It’s in that Advent spirit I commend expectantly to you this resource as prevention tool, pastoral care tool, and opportunity to live the Gospel.
Not another video about HIV? Yes, and here’s why
Professor Jim McManus is Director of Public Health for Hertfordshire, HIV Lead for the UK Association of Directors of Public Health, a Member of the Sexual Health Interest Group of the Faculty of Public Health and Vice Chair of the Health and Social Care Advisory Group of the Catholic Bishops Conference in England and Wales.
In a few weeks, a new resource will be launched which tells the story of people living with and affected by HIV. Funded by Public Health England, through their HIV Prevention Innovation Fund, this new resource will feature people prepared to talk despite the stigma. Prepared to share how they cope and how HIV, their health and the deepest issues of their lives come together, and the problems and the positives of that.
And I have been privileged to be the sponsor of that project, at PHE’s request.
We are in a time when virological suppression is a major success story (People I work with, people I love who ten years ago would have died are still alive and well and every day I cherish that and them.) We are in a time when we could achieve the end of new HIV transmissions, and tools like PrEP are further resources in the long travail which has been the journey since the first people I knew and loved with HIV died.
But, with the success of virological suppression come many challenges. Stigma, ongoing challenges of living, new health threats to people with HIV, and the need to renew our efforts to cherish those with and affected by HIV while reducing new infections. Cognitive decline, however subtle, diseases of ageing in an ageing cohort of people with HIV, negotiating social support, relationships and just coping with life alongside a lifelong health condition, remain psychological, social, practical and – dare I say it – spiritual and existential challenges for people.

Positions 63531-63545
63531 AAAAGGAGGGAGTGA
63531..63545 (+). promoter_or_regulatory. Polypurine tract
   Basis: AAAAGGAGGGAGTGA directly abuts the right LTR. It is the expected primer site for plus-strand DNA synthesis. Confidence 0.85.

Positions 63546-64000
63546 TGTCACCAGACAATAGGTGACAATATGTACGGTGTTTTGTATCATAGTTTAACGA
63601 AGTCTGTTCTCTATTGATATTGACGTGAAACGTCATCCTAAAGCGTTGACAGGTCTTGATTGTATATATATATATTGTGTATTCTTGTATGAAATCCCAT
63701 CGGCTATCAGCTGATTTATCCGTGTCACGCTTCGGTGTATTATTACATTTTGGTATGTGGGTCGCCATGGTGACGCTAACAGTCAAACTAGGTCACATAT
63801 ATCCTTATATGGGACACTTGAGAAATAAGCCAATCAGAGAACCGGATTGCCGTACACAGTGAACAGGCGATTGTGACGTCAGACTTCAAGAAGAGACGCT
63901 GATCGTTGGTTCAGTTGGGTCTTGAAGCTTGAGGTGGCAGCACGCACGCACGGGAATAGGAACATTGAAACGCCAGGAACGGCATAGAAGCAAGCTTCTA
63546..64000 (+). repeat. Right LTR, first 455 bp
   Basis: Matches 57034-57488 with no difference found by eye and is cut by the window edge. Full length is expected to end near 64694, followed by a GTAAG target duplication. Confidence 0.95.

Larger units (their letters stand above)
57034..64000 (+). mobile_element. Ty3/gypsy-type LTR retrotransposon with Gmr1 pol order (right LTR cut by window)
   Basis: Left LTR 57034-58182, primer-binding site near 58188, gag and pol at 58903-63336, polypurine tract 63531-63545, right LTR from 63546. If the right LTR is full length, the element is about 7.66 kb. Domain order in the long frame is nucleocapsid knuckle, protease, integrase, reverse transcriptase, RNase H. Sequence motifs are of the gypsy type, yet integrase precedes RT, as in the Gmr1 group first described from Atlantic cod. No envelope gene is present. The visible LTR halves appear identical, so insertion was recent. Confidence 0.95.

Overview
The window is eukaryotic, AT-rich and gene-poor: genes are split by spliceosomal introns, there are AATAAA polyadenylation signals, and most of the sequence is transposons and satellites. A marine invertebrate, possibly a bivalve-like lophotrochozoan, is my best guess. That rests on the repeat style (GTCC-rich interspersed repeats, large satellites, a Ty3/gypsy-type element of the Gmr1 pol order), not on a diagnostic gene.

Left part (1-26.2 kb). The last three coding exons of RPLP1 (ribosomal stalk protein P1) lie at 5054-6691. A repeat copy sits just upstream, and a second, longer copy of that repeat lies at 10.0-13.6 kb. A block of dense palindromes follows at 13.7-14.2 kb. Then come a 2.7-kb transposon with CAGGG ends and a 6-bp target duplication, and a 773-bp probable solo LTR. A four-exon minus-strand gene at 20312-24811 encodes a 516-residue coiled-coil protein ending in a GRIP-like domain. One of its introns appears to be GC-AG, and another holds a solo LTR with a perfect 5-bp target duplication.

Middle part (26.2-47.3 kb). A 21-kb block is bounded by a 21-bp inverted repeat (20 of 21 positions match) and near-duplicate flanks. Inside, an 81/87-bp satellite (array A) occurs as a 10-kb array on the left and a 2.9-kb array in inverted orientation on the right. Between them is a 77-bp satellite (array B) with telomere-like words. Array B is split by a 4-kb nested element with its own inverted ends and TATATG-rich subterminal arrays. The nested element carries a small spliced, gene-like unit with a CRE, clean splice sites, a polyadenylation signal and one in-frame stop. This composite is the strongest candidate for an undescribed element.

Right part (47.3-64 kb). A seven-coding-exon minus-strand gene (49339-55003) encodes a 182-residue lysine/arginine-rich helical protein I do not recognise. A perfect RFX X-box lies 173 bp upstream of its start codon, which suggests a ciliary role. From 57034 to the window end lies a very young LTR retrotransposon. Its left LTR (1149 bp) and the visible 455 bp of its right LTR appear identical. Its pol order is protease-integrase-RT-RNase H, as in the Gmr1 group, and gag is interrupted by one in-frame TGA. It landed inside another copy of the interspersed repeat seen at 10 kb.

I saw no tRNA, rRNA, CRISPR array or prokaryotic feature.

This project will launch video resources on a website, with additional materials coming on over the next months, which address these issues head on. And I am so proud to be sponsor. In fact, when asked, I felt there was no way I could say no. This is needed.
But there is more. The people in this resource, and the resource itself, will address HIV through the context of Faith. Specifically, Christian faith. I want to tell you why, and why health professionals should take notice. This brings me to a second set of reasons why I feel privileged to be the sponsor for this.
The project is being delivered by Catholics for AIDS Prevention and Support. A small charity which provides direct support and care. The resource features people from a range of Christian churches. I’ll speak about why later.
First, we know from ever greater scientific evidence that for people of faith, their understanding of health challenges, their coping, even their health behaviour, is profoundly influenced by and mediated through their faith. People of faith – even those who feel excluded by it – greatly understand their health experience, even down to their efforts to live with HIV or stay free from it, in a way linked to their faith. We still lag behind in the UK with that understanding in many of our health services, despite it being a commonplace of Health Psychology for decades. We cannot do health without encountering faith in dialogue for people of faith. Ellen Idler’s 2016 book Religion as a social determinant of Public Health (Oxford University Press) is a lucid presentation of the evidence for this.